Photography by Farrow Photography

Royal wedding trends

You can guarantee that a royal wedding is sure to be a lavish affairs and an exaggerated Pinterest fantasy that will influence trends and weddings to come. Who can forget the puff ball dress of Eugenie’s mother on her wedding day to Prince Andrew in the 1980s.

And the affect of Kate and William’s royal wedding in 2011 is still apparent now as couples continue to choose to have trees inside at their weddings. Likewise, Harry and Meghan’s wedding prompted further foliage and minimalist trends – here’s my Royal Wedding Fever report from earlier this year.

I love seeing emerging trends and things that may influence weddings in the future.

Photography by Farrow Photography

Fashion colours

Along with the happy couple, the (celebrity) guests arriving gives a glimpse of fashion colours and trends. This wedding called for traditional morning suits to be worn, which even Cara Delevingne sported. The other ladies had to keep hold of their hats as it was such a windy day.

Guests wore bold seasonal colours of bright pink, greens, navy and pastel pink. Whilst the mother of the bride and Princess Eugenie’s sister and chief bridesmaid wore emerald green and royal blue respectively. Princess Beatrice topped off her outfit with a royal blue alice band hat – another new evolution in the hat world and perhaps playing it safe consider the weather (and previous hat faux pas that this Princess has fallen foul of!)

Photography by Farrow Photography

Art & culture influences

You could see nods of the Princess’s love of the art world in a number of elements at the royal wedding including the green and blue sashes that the bridesmaids wore which incorporated the Mark Bradford artwork also in the Order or Service. Their sashes also brought together the outfit colours of Sarah Ferguson and Princess Beatrice.

Green also featured on the Bride’s Russian inspired tiara with emeralds, which was borrowed from the queen.

Additionally the jacquard print of the wedding dress, by Peter Pilotto and Christopher De Vos, contained symbolic emblems such as a thistle (to represent their love of Scotland) which was echoed in her bouquet; a shamrock (for the Ferguson family); a York rose; and trailing ivy (to symbolise their home) which she also carried in her bouquet.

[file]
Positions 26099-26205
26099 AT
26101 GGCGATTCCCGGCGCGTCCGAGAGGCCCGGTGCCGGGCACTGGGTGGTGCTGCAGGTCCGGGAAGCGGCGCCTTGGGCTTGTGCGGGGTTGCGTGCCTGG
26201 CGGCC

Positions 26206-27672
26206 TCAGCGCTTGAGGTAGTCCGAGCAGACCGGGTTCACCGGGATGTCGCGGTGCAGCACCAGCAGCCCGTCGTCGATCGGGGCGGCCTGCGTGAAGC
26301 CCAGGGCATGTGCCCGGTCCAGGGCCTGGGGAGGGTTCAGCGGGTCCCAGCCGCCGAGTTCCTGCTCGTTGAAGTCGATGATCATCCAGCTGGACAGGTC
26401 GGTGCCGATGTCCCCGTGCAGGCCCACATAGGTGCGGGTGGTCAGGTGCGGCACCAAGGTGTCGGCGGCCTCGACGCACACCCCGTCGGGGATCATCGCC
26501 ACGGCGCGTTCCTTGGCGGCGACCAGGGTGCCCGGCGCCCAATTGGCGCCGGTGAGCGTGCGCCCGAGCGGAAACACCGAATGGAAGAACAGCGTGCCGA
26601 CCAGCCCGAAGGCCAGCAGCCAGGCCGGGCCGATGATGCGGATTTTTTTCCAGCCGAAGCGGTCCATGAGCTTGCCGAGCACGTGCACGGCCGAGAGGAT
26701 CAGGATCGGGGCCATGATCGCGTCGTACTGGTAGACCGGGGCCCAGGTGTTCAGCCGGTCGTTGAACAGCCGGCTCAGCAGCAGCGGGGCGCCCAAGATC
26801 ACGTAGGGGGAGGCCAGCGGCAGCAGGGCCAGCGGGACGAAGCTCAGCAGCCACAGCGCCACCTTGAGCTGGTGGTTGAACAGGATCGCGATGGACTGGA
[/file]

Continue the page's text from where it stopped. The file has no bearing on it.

The cut and style of the dress were elegant and simple with long sleeves, nipped in waist, full pleated skirt and a voluptuous long train. The beautiful portrait neckline, with a nearly off the shoulder look, provided a low back feature. Also with the decision to omit wearing a veil, the low back showed that the Princess was not afraid to her scars.

Photography by Farrow Photography

Seasonality

For me the star of the show was the flowers. Once again, I was blown away by the floral display up the steps and around the west door of St George’s Chapel in Windsor Castle where the royal wedding took place.

The theme of the wedding really celebrated nature and the season with leaves, berries, foliage and flowering branches foraged from Windsor Great Park. I love the immense autumnal vibe and the idea of using what nature has provided and going out to collect and bring back what you find. There were roses, hydrangeas, dahlias and berries in bright, bold oranges, pinks and purples. Plus those impressive liquid amber trees standing proud (albeit a little blowing in the wind) either side of the entrance.

The rich floral colours reminded me of a Wind in the Willows photo shoot that I did that encapsulated those deep autumnal colours.

Photography by Farrow Photography

Traditional versus modern

The wedding fell on the anniversary of the first Oktoberfest which originally celebrated a royal wedding in 1810. This wedding seamlessly blended traditional royal elements along with modern millennial thinking. It was a true celebration of the things and people that they love and wanted to be a part of their special day. As well as the pomp and ceremony of the ceremony, they had a two celebration with a festival and funfair themed party.

Their reading was far from traditional with an excerpt from The Great Gatsby and like so many brides nowadays, Eugenie chose not to obey her new husband.

It was good to learn that they had banned plastic from their wedding with the environment being a hot topic on everyone’s lips at the moment.

Plus they decided to shy away from tradition with their wedding cake, and enjoy a red velvet and chocolate wedding cake.

For me, Eugenie and Jack’s wedding conveyed some great messages: celebrating nature, embracing culture, thinking seasonally and considering the environment. Plus Princess Eugenie made a massive statement by not wearing a veil – to be proud of who you are and not to hide your scars.

Photography by Farrow Photography